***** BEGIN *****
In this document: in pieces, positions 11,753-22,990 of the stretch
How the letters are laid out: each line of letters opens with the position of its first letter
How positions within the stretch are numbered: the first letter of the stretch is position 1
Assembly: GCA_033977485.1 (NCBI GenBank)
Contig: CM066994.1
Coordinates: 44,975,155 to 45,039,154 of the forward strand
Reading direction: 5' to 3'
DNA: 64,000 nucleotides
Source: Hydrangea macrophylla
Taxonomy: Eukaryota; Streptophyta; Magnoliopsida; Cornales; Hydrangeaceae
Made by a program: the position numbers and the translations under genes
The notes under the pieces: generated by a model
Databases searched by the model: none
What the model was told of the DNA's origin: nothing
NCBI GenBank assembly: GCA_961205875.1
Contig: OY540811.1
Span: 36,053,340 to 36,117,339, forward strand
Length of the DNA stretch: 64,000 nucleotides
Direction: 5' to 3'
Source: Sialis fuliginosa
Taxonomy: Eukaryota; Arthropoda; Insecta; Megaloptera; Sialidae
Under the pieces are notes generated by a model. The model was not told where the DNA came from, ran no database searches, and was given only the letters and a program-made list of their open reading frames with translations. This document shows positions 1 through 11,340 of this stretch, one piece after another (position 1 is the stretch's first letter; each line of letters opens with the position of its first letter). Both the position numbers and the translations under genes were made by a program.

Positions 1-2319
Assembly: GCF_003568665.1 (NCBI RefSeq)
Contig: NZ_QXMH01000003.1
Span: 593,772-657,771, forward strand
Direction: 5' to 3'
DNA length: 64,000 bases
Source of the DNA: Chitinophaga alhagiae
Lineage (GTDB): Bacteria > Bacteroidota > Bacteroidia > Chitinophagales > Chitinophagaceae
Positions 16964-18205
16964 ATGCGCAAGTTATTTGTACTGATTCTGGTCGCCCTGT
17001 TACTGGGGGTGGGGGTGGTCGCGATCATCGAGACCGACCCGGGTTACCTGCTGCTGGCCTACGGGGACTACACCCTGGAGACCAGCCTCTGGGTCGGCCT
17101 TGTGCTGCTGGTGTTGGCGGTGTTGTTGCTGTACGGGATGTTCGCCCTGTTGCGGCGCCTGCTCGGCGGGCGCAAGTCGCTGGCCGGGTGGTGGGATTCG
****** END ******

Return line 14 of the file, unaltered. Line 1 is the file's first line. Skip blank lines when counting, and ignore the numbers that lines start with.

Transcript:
What the model was told of the DNA's origin: nothing